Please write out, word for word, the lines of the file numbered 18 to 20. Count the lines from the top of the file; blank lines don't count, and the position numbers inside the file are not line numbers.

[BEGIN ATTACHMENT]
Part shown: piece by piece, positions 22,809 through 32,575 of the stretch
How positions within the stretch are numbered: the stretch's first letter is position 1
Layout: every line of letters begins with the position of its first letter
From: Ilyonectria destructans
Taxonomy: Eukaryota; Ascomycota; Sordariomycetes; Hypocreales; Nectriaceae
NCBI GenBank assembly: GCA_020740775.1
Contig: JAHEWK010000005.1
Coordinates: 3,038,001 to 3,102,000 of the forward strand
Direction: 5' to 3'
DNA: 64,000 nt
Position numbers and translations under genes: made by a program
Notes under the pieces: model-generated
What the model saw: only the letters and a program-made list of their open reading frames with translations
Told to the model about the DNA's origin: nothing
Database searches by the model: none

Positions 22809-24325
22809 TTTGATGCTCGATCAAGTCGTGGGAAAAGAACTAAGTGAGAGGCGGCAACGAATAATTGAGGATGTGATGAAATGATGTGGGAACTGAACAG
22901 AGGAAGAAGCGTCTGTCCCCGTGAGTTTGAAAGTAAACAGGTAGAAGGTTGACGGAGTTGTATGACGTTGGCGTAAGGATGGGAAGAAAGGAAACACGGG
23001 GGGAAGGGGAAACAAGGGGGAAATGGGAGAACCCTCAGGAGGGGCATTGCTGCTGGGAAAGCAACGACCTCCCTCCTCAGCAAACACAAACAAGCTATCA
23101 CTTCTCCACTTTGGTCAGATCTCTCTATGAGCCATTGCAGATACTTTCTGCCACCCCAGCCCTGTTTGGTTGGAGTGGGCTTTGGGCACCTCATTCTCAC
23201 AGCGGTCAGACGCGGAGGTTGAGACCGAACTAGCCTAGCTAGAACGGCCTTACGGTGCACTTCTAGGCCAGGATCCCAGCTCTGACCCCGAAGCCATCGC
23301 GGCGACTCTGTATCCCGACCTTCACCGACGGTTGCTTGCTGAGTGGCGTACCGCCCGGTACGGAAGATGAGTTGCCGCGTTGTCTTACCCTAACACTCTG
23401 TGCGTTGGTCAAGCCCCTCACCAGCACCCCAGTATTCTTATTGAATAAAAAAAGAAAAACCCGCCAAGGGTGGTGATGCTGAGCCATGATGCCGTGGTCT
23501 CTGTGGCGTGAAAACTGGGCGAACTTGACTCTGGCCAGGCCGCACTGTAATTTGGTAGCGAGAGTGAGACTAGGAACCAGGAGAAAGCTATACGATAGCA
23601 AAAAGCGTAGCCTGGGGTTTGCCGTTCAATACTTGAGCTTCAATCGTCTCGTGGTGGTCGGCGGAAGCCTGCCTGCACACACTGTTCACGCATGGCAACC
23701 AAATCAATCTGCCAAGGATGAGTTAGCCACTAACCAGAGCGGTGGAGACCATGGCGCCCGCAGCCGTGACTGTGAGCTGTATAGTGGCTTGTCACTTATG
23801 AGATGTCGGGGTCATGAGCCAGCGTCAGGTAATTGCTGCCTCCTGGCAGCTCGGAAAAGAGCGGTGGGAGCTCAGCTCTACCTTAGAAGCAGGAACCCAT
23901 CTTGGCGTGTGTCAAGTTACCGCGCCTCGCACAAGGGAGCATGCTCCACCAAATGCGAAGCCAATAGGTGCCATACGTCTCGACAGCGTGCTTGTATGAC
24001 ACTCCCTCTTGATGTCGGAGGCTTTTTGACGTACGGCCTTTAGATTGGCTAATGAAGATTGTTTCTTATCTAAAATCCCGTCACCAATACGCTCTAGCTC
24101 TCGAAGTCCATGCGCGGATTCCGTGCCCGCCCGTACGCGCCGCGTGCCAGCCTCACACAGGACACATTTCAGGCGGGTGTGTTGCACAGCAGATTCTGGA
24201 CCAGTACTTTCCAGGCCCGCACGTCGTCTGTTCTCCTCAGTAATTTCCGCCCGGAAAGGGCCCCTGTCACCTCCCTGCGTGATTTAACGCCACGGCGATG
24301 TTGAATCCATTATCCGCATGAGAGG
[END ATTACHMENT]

22901 AGGAAGAAGCGTCTGTCCCCGTGAGTTTGAAAGTAAACAGGTAGAAGGTTGACGGAGTTGTATGACGTTGGCGTAAGGATGGGAAGAAAGGAAACACGGG
23001 GGGAAGGGGAAACAAGGGGGAAATGGGAGAACCCTCAGGAGGGGCATTGCTGCTGGGAAAGCAACGACCTCCCTCCTCAGCAAACACAAACAAGCTATCA
23101 CTTCTCCACTTTGGTCAGATCTCTCTATGAGCCATTGCAGATACTTTCTGCCACCCCAGCCCTGTTTGGTTGGAGTGGGCTTTGGGCACCTCATTCTCAC